Memory Disorders

For example, if you have slept poorly, had much to do or are stressed, it can temporarily affect your memory. The hassles usually go over if you take it easy, feel good and sleep well. But if, on a number of occasions, you have had a harder time remembering things than before, they may be signs of a disease, such as depression or dementia.

Condition of confusion in the elderly

If you end up in a state of confusion, you temporarily find it hard to think, do things and talk clearly. One loses the perception of time and space and can sometimes see or hear things that are not real. The state of confusion is most common in older people and is because the brain has been subjected to extreme stress, such as stress or lack of oxygen.

Dementia – Pan lobe dementia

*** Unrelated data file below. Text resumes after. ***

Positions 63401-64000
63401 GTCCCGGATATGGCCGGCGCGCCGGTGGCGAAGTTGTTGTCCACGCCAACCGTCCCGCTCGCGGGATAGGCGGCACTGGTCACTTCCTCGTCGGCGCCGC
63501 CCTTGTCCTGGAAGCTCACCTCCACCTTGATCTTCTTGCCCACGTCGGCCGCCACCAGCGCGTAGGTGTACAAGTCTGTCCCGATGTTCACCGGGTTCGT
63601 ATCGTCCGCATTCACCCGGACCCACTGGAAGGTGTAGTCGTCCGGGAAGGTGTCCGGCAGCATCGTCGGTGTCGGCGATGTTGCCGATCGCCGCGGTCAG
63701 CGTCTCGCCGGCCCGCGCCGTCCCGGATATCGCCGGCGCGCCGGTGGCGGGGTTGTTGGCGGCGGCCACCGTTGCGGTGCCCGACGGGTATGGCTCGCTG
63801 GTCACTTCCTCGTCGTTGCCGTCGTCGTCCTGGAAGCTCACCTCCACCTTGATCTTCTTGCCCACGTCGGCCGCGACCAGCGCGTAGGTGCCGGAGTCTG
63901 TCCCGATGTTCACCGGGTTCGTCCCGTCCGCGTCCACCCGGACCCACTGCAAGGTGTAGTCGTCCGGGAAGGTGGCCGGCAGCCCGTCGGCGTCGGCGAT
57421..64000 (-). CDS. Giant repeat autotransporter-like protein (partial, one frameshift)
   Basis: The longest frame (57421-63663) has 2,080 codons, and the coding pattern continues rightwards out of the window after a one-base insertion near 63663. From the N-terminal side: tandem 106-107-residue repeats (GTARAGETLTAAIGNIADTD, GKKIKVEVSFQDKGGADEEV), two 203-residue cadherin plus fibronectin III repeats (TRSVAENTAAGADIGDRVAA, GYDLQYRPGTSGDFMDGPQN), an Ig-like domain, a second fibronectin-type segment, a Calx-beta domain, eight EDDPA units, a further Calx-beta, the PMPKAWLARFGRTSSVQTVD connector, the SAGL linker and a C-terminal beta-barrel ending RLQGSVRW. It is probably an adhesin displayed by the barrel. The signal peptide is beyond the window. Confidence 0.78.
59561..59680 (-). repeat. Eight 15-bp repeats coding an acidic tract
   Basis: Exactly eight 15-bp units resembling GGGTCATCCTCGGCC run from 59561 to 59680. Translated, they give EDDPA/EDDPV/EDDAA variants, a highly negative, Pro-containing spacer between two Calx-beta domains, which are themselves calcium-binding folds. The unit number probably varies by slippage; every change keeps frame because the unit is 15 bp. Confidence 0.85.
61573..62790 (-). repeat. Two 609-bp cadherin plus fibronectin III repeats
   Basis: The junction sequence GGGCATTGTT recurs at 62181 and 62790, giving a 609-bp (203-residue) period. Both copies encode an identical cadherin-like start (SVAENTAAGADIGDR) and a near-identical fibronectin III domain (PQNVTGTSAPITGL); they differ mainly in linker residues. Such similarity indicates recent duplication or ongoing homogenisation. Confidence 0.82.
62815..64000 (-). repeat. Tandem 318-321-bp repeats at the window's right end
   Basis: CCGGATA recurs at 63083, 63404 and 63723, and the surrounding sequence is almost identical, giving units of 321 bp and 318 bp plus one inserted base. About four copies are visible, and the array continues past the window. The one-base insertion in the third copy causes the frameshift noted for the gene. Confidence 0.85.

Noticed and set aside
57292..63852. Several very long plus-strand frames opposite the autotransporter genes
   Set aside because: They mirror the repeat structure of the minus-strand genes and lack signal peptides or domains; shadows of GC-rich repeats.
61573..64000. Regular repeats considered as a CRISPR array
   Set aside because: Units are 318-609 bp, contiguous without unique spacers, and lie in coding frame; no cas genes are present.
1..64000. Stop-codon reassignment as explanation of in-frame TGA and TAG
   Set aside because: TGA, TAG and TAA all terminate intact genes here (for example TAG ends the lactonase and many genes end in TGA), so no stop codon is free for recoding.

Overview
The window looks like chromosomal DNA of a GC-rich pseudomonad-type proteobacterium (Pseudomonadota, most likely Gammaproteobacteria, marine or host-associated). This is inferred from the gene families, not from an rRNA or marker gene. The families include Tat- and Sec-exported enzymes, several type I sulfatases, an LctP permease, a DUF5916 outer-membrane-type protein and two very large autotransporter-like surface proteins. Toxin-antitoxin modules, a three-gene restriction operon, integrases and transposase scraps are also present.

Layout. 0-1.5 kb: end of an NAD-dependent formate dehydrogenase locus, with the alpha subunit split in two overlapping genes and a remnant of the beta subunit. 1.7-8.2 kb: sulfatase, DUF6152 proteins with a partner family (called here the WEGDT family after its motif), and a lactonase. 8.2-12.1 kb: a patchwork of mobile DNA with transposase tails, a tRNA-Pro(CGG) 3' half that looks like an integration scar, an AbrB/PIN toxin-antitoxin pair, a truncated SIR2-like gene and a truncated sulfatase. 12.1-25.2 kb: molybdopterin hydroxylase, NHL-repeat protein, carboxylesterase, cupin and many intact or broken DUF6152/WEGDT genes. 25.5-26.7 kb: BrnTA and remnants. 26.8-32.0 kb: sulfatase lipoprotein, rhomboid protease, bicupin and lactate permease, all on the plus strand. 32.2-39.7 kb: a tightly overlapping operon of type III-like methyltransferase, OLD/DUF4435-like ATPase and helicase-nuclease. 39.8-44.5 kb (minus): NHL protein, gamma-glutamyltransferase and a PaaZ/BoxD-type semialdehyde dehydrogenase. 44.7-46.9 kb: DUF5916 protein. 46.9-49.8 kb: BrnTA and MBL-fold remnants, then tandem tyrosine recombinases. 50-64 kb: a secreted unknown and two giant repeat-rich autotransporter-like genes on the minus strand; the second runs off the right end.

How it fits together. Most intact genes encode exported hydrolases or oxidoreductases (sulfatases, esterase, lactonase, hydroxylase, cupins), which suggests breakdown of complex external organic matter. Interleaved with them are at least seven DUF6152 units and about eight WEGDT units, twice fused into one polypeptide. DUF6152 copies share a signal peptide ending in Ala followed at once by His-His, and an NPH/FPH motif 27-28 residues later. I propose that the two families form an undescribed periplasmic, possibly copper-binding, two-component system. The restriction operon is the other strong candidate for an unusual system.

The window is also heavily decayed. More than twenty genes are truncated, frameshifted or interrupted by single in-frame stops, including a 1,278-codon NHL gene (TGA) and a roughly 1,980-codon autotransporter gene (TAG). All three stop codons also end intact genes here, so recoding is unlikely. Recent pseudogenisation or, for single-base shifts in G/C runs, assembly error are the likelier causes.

Dementia means that in different ways it becomes difficult to think, remember and interpret one’s surroundings. You may then need to undergo a dementia study and if you have dementia there is a lot of support to be had. In the case of the head lobe dementia, the nerve cells in the front of the brain, the forehead lobe and the frontal lobe of the brain disappear. Therefore, the actions and thoughts that are guided from there do not work as before.

Dementia – Blood vessel dementia

Dementia means that it is difficult to remember and think in various ways, and to interpret one’s surroundings. You may then need to undergo a dementia study and if you are ill there is a lot of support to be had. Blood vessel dementia is caused by interfering with the blood flow to the brain, so that parts of the brain do not get enough nutrition and oxygen.

Dementia – Alzheimer’s disease

Dementia means that in different ways it becomes difficult to remember and to interpret one’s surroundings. You may then need to undergo a dementia study and if you are ill there is a lot of support to be had. The most common type of dementia is Alzheimer’s disease, as nerve cells disappear in one or more of the brain’s areas.